Nan Austin

10 best kid gifts: Go for the stuff they won’t outgrow

Break out the games to help your kids have fun and learn how to relish a well-played loss as much as a lucky win.
Break out the games to help your kids have fun and learn how to relish a well-played loss as much as a lucky win. Family Fun

The official holiday buying spree begins with the last burp of turkey goodness. With Christmas only 30 days later, Hanukkah starting in 29, Kwanzaa in 31, I offer a top 10 gifts list for the younger folks on your list.

10. A GOOD READ: From Winnie the Pooh to Harry Potter, some of the favorite people of our childhoods were never people at all. In this stare-at-the-screen world, digital news and texts fill a need, but let’s face it – paper books fill the heart. Curling up with a good iPad just isn’t the same.

There are online lists to help find a good fit: www.goodreads.com; http://imaginationsoup.net; www.commonsensemedia.org; The New York Public Library, www.nypl.org; http://childrensbooksguide.com; and even a list of lists at the Association for Library Service to Children, www.ala.org/alsc/booklists.

Too much? Just look for Caldecott Medal winners (best picture books) and Newbery Medal award winners (best children’s stories).

9. PLAY-WITH-ME GAMES: From Chutes and Ladders to chess, jacks to gin rummy, the point of a game is to have fun and learn how to relish a well-played loss as much as a lucky win.

Rally Up! tops Family Fun Magazine’s list of best family board games, which also includes Scrabble Twist and the clay sculpture game Dohdles! Money Crashers drew up a list of cheap family fun, including card games, Pictionary, charades and a makeshift Game of Things, which asks players to name “Things you shouldn’t do at (or in, or when …).”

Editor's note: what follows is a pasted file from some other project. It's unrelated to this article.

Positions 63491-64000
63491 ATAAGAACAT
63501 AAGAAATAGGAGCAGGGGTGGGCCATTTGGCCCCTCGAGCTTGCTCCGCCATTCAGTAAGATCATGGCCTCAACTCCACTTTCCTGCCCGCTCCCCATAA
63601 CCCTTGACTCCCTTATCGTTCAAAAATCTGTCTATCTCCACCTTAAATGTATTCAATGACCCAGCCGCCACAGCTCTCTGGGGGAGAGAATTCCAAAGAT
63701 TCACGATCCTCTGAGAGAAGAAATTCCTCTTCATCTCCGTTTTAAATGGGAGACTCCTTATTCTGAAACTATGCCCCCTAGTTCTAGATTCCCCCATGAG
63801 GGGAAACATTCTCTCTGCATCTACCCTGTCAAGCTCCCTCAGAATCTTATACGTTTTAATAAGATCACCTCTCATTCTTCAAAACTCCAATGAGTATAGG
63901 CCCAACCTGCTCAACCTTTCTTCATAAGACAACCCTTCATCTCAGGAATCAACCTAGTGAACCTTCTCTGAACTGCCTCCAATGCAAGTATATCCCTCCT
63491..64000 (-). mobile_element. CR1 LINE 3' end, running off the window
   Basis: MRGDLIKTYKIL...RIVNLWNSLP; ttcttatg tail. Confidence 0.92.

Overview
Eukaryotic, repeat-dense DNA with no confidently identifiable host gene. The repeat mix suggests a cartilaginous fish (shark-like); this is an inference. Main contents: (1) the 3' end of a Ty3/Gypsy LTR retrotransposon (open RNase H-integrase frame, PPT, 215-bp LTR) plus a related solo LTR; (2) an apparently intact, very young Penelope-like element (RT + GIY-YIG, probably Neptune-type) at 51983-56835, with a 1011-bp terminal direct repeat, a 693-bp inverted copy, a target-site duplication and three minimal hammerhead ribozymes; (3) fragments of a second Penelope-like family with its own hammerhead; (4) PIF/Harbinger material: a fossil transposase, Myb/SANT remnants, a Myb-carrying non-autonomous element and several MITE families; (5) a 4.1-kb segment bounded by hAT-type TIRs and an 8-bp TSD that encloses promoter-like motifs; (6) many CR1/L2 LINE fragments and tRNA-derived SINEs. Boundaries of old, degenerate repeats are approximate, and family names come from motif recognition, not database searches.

Or just go to your mustiest cupboard and brush the dust off a jigsaw puzzle.

8. TOOLS: Sure, this can be hammers and pliers. But it can also be scissors and cookie cutters (for tracing shapes), yarn and a crochet hook, or stretchy string and a tackle box full of beads. It can also be PVC pipes and fittings, or other hardware store finds.

This is the world of Legos, all types of building blocks, circuitry snap togethers and marble mazes. Making stuff, with all the frustration and mistakes that entails, never goes out of style.

7. EXPLORING: Pick a place and give a card with a picture and a date. We live a day trip away from the Exploratorium in San Francisco, Yosemite National Park, Old Sacramento and the Santa Cruz Boardwalk, just to hit a few highlights. All of those places have options for every age.

No time to travel? Walk around a city park, take snacks and juice, and ask every question you can think of about what you see. After everyone has their bets in (winner has to hug everybody), use your phone to Google the answers.

It’s not the trip, remember, it’s the journey.

6. COOKING CLASS: One certificate for a weekend cooking lesson – recipient’s choice of entree or dessert.